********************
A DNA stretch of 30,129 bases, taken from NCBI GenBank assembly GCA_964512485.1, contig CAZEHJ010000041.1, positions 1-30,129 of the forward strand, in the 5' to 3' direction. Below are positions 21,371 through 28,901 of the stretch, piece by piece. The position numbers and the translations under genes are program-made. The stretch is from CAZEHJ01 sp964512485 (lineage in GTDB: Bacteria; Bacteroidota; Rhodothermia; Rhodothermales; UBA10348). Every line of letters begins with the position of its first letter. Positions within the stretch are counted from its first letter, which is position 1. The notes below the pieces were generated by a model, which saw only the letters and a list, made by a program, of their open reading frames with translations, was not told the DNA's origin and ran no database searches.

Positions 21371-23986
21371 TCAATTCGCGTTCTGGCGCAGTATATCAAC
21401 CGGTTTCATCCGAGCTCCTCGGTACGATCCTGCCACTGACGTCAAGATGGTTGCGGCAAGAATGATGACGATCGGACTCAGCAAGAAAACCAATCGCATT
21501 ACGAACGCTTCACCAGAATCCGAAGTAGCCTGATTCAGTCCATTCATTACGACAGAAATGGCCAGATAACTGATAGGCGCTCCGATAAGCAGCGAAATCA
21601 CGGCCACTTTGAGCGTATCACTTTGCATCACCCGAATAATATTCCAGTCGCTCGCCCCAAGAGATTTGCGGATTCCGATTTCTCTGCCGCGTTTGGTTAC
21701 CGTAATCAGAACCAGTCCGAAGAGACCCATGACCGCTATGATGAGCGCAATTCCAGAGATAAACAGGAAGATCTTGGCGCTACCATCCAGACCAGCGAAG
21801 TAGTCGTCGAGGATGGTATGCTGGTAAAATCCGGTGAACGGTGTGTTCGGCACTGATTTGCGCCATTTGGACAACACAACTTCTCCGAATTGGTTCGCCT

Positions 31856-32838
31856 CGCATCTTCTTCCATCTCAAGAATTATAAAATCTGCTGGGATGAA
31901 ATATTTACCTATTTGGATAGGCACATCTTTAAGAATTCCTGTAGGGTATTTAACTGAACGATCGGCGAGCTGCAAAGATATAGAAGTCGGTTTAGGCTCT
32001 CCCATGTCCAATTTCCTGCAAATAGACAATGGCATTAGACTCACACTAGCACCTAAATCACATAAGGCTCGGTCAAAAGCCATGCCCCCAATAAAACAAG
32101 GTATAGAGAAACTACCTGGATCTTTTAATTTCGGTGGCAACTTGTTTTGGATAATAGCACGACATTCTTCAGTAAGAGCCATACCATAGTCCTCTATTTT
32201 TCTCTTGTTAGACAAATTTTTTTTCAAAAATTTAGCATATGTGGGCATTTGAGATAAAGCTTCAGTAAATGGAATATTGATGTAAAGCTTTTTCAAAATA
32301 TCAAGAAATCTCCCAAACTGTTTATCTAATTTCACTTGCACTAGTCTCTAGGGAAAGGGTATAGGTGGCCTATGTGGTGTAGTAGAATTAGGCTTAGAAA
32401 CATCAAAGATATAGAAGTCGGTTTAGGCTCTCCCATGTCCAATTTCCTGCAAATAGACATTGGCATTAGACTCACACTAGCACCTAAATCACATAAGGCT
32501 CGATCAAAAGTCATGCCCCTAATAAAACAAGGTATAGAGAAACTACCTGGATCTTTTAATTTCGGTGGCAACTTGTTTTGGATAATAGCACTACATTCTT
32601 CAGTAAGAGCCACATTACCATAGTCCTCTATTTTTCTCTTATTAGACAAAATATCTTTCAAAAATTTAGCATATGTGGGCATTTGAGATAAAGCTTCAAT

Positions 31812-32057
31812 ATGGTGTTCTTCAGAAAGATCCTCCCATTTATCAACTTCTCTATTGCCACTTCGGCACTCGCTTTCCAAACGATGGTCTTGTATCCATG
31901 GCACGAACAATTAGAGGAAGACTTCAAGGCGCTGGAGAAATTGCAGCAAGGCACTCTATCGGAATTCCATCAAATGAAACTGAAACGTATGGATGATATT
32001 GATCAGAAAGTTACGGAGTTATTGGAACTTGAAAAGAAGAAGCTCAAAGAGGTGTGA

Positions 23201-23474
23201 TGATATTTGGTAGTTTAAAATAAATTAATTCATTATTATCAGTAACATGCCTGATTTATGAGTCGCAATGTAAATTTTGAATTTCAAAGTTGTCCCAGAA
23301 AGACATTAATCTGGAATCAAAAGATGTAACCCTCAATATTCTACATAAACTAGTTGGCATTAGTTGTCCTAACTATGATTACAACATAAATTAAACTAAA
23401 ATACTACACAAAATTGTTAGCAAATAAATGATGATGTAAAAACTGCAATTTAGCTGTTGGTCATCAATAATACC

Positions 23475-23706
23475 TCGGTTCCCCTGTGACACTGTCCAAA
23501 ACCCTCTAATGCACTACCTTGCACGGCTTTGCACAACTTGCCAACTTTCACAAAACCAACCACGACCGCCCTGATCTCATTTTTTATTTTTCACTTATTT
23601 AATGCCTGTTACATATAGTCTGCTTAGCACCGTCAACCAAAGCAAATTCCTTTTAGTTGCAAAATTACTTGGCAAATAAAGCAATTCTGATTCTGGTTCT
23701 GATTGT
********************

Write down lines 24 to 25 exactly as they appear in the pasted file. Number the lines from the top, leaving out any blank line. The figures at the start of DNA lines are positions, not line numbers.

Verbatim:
23201 TGATATTTGGTAGTTTAAAATAAATTAATTCATTATTATCAGTAACATGCCTGATTTATGAGTCGCAATGTAAATTTTGAATTTCAAAGTTGTCCCAGAA
23301 AGACATTAATCTGGAATCAAAAGATGTAACCCTCAATATTCTACATAAACTAGTTGGCATTAGTTGTCCTAACTATGATTACAACATAAATTAAACTAAA